Dollarway School District

Dollarway School District No. 2[2] (DSD) was a school district headquartered in Pine Bluff, Arkansas, United States.[3] With over 1,600 students and employing more than 300 educators and staff, the district had three active school campuses at the end of its life.

Dollarway School District
4900 Dollarway Road
Pine Bluff
, Arkansas, 71602
District information
NCES District ID0505410[1]
Students and staff
Student–teacher ratio11.75[1]
Other information

It served sections of Pine Bluff as well as the municipalities of Altheimer, Sherrill, and Wabbaseka. It was one of four school districts to serve sections of Pine Bluff.[4] It also served the unincorporated areas of Hardin,[5] Lake Dick, New Gascony,[6] Pastoria, Plum Bayou,[7] Sweden,[6] Tucker,[8] and Wright.[7]

It merged into the Pine Bluff School District effective July 1, 2021.

History edit

The Beginning edit

It was named after Dollarway Road,[5] with a one-room school for white students opening in 1914. Initially the district only operated elementary and junior high school level education and was racially segregated; religious entities educated black students in the district's beginnings. By the mid-20th century black students were educated in area schools for black children and continued to Pine Bluff School District's Merrill High School, while white students attended the Dollarway School and then had a choice between Pine Bluff High School in the Pine Bluff district, Watson Chapel High School in the Watson Chapel School District, and White Hall High School in the White Hall School District.[9] After World War II African-Americans moved into the district to work at the Pine Bluff Arsenal, prompting the district to build new schools to accommodate them.[10]

Dollarway annexed the Hardin school district in 1948.[11] The four black schools were combined into Townsend Park Elementary School, which opened in 1951.[10]

The Civil Rights Movement edit

In 1954 the district board refused a request to have racially integrated classes made by several black parents and National Association for the Advancement of Colored People (NAACP) member William Dove.[12]

In 1955 the district opened a high school for black children, Townsend Park High School, and in 1957 it opened Dollarway High School for white children, partly because in 1955 the Pine Bluff district stopped taking Dollarway students.[10] The Dollarway district continued to oppose desegregation, with Dove being refused a second time in 1957, as the Brown II decision in the U.S. Supreme Court allowed Southern school districts to choose their paces of desegregation.[13] John B. Pickhardt, an alumnus of the University of Arkansas, Fayetteville, stated that the district was already spending less per capita to educate black students than white ones and so "there was little economic incentive to integrate".[14]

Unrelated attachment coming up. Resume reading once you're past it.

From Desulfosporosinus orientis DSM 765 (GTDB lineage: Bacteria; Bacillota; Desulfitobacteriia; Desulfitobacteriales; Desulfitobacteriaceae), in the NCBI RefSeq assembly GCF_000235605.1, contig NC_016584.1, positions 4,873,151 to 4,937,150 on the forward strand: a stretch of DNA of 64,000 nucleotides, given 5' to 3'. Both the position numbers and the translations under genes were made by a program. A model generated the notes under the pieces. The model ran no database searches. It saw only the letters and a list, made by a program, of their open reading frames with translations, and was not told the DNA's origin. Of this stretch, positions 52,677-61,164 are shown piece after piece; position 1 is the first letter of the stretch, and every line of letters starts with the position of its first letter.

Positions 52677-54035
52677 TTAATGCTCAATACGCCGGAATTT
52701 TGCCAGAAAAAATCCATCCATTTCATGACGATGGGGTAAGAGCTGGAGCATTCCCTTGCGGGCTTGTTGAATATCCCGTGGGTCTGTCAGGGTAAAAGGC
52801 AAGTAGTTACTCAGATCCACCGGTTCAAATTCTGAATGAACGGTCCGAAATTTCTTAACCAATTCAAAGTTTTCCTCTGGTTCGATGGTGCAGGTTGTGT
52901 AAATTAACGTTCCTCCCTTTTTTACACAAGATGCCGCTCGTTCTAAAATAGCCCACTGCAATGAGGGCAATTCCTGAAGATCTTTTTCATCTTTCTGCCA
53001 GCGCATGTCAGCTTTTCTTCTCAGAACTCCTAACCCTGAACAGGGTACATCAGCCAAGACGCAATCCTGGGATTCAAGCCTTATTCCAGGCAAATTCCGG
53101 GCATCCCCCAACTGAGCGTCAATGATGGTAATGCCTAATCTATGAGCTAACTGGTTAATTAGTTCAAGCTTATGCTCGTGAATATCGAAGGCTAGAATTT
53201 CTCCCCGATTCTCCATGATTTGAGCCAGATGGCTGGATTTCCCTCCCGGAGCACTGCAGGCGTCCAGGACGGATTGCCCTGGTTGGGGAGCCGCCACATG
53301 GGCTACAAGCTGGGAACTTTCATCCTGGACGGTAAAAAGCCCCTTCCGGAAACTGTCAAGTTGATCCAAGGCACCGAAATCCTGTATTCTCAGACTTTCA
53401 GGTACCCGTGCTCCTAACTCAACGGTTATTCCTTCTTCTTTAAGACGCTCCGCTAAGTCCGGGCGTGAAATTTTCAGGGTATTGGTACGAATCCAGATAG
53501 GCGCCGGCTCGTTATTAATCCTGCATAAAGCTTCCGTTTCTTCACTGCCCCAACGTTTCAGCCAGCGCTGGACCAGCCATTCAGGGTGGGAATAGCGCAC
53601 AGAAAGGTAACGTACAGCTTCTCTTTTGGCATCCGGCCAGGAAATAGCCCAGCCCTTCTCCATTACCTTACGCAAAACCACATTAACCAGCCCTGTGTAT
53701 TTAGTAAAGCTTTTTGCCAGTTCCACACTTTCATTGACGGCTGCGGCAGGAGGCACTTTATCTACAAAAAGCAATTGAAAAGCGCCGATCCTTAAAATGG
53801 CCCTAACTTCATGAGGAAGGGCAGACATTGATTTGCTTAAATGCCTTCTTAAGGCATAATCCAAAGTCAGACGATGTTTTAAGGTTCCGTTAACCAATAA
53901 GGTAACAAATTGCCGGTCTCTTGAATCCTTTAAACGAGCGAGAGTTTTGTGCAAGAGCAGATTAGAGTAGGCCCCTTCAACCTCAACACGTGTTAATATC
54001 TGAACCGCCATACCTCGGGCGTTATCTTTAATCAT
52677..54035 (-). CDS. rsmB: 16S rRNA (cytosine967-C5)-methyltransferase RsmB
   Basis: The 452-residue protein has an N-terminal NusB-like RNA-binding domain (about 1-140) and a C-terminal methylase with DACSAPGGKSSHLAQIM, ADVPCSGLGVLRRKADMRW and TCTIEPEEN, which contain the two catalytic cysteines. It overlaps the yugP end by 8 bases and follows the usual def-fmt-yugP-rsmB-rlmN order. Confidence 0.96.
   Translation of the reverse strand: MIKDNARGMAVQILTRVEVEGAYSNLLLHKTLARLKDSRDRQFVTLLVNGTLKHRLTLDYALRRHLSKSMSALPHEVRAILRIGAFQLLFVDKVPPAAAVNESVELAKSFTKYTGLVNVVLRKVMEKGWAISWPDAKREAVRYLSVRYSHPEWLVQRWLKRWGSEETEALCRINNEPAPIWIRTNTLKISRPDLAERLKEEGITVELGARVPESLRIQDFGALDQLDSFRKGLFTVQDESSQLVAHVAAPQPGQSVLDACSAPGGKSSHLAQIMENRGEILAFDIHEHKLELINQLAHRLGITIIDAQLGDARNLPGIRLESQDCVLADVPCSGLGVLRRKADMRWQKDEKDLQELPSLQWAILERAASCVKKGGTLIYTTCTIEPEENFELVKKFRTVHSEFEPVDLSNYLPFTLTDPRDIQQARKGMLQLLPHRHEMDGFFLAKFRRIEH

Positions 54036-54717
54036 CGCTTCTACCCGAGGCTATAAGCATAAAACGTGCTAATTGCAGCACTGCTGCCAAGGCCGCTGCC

In June 1959 black parents sued the district after it kept refusing desegregation requests.[15] Judge Axel J. Beck of the Eastern District of Arkansas ordered the district to allow three black children to attend Dollarway High effective fall 1959, starting anti-integration efforts in the district.[16] However Dollarway schools remained segregated for 1959-1960 due to a stay in the courts.[17] The district enacted testing for black students who wished to transfer.[18] Dollarway Elementary began hosting black students on September 7, 1960, with no incidents of violence occurring.[19] The first black student at Dollarway High began attending in January 1963.[20]

Pickhardt stated that in the 1960s the Dollarway district board of directors allowed small numbers of black students to white classes, something area anti-racial integration groups did not oppose, and that such groups did not instigate violence. This meant that little negative press appeared in the newspapers and slowed the rate at which black students appeared in area schools.[5] In 1964 there were two black students in majority white schools, making Dollarway district have the second lowest percentage of black students in mostly white schools of the 21 school districts in the state that already began the integration process. Of those 21 districts it was one of two that had a population of over 30% African-American.[21] As a result of the Civil Rights Act of 1964, the district created a new desegregation plan involving "freedom of choice" where parents choose which school their children will attend.[22] Due to still relatively low numbers of black students attending white schools, Pickhardt wrote that the freedom of choice plan effectively kept races separate. Late 1960s court cases however forced districts to change their freedom of choice plans to outright combine schools, and Henley ordered changes to the school system effective 1969.[23]

Some Hardin parents advocated for re-separating the Hardin school district; on September 11, 1969, they voted to leave the Dollarway district, with the county board of education making a move to change funding.[11] The vote to separate was on a narrow margin. However the US District Court for the Eastern District of Arkansas blocked the split on the grounds that it was interfering with desegregation efforts as those were based upon the Hardin staying in the district; the court stated that Hardin could split again once desegregation efforts ended.[24] Pickhardt wrote that opposition to being in Dollarway had built up over decades partly due to the 1964 closure of the Hardin school and partly because the Dollarway board of education chose not to appoint anybody from Hardin to fill a vacancy, even though the perception elsewhere in the district was that Hardin residents did not want racially integrated schools.[11]